30. The composite of claim 22 wherein the obtuse at the intersection of the second segment and planar portion is about 135 .
31. The composite of claim 22 wherein the angle at the intersection of the second segment and planar portion is obtuse.
32. The wall corner composite of claim 30 wherein the obtuse angle at the intersection of the angled side face and said back face is about 135.
33. The composite of claim 22 wherein the obtuse angle at the intersection of the angled side face and said back face is about 135.
34. The composite of claim 33 wherein the angle at the intersection of the angled side face and said second segment is about 90.
35. The composite of claim 22 wherein the angle at the intersection of the angled side face and said back face is about 90.
36. An angled masonry building unit for fabricating a structurally reinforced corner comprising a front face, a back face, a top face, a bottom face and two side faces comprises a planar portion that is opposite to said back face and a second segment that intersects said planar portion to thereby form an obtuse, acute or right angle; one of said side faces being angled and intersecting said second segment and said back face forming an obtuse angle with said back face and forming an angle with said second segment and further including a cut out portion interposed between said front face and said back face; wherein said cut out portion includes a recessed projection.
37. The masonry building unit of claim 36 wherein said front face is glazed with a resinous composition and is intended to be exposed; and wherein the length of said second segment is shorter than the length of said planar portion and is about 21/2 inches or less.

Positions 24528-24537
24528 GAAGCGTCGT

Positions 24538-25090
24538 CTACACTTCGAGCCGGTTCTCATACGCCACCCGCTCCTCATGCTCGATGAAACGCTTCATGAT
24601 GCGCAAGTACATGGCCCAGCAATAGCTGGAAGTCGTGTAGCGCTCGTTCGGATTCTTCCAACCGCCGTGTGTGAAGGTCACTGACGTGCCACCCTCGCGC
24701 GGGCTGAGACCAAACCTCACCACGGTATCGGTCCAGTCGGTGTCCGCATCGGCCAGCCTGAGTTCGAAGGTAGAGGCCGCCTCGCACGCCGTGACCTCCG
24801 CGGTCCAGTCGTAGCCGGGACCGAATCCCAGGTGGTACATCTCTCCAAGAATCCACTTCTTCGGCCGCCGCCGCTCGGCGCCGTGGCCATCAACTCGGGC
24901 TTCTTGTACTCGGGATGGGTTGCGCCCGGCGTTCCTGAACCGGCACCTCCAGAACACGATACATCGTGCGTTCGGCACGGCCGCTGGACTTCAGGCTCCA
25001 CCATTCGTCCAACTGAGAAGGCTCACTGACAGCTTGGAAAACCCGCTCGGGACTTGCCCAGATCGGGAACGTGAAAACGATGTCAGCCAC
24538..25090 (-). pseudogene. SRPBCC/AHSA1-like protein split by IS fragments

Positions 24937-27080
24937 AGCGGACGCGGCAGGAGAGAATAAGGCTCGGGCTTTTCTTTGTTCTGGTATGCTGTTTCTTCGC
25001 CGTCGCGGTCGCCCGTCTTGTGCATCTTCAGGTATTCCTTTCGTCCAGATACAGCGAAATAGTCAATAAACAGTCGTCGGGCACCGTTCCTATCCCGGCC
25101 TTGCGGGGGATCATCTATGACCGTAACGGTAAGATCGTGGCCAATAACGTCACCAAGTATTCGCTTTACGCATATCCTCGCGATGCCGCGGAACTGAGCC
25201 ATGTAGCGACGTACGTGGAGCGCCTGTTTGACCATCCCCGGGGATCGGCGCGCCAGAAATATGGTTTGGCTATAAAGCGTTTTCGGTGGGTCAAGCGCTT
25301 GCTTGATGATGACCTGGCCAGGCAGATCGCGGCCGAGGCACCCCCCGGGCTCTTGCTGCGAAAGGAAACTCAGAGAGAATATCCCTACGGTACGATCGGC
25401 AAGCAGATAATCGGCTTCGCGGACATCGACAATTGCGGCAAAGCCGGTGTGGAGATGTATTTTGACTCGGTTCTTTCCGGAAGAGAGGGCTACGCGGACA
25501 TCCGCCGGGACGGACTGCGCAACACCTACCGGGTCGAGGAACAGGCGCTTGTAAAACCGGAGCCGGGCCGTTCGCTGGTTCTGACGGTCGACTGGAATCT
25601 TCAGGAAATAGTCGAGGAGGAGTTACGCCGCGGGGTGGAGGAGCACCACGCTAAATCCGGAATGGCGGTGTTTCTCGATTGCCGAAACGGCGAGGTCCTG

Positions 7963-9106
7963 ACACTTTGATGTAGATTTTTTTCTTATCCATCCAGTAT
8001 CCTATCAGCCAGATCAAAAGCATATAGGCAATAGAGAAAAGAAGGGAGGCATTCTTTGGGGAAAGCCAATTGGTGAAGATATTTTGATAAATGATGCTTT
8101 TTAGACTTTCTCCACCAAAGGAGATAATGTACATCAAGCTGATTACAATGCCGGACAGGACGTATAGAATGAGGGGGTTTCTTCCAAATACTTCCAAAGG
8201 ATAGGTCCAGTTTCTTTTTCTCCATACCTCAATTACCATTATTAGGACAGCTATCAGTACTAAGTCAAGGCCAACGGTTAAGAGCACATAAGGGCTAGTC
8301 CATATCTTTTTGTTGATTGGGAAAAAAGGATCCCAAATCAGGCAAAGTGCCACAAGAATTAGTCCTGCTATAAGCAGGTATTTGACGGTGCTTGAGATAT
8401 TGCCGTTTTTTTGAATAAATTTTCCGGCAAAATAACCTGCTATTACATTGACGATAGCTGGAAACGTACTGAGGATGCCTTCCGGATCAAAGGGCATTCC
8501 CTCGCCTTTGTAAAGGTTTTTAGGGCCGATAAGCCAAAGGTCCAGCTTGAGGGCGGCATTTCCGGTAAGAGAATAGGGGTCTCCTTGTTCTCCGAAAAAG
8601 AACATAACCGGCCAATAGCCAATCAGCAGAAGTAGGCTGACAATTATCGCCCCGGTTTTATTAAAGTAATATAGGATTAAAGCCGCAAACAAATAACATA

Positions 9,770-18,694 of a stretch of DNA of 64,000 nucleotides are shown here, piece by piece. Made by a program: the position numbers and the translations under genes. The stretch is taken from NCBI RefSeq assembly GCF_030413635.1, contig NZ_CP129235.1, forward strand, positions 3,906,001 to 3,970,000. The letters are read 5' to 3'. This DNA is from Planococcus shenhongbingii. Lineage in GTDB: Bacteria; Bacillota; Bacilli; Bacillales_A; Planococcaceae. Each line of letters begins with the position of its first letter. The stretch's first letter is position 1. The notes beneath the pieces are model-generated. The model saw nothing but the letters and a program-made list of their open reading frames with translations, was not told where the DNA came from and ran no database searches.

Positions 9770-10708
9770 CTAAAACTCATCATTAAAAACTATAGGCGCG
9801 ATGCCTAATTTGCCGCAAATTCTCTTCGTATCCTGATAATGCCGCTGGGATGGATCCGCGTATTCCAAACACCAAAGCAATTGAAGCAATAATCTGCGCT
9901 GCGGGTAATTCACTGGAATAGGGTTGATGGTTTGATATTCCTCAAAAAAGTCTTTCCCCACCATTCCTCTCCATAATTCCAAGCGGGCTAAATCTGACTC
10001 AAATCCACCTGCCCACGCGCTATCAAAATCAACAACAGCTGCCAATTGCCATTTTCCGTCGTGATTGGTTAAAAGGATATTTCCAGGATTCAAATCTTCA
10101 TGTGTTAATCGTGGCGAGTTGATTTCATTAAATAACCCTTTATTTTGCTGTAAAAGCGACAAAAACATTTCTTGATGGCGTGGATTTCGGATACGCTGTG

38. The angled masonry building unit of claim 36 wherein the length of the side wall adjacent to each end of said cut out portion is at least about 11/2 inches.
39. The angled masonry building unit of claim 36 wherein the angle at the intersection of the second segment and planar portion is an obtuse angle.
40. The angled masonry building unit of claim 36 wherein the obtuse angle at the intersection of the angled side face and said back face is about 135.
41. The angled masonry building unit of claim 36 wherein the obtuse angle at the intersection of the angled side face and said back face is about 135.
42. A wall corner composite comprising at least two of the masonry building units according to claim 36 wherein the angled return portion of each unit face each other, and wherein the cut out portions contain cement.
43. The angled masonry building unit of claim 36 which further comprises means for receiving horizontally placed reinforcement rods.
44. The angled masonry building unit of claim 36 wherein said projection extends beyond the main body of said cut off portion and beyond a side wall of said cut off portion.
45. The angled masonry building unit of claim 44 wherein said projection extends toward the back wall.
46. The composite of claim 1 wherein said second segment is about 21/2 inches or less.
47. The composite of claim 42 wherein said cut out portions include projections that extend toward the back wall and along with the cement provide for an interlocking joint.
Description
CROSS-REFERENCE TO RELATED APPLICATIONS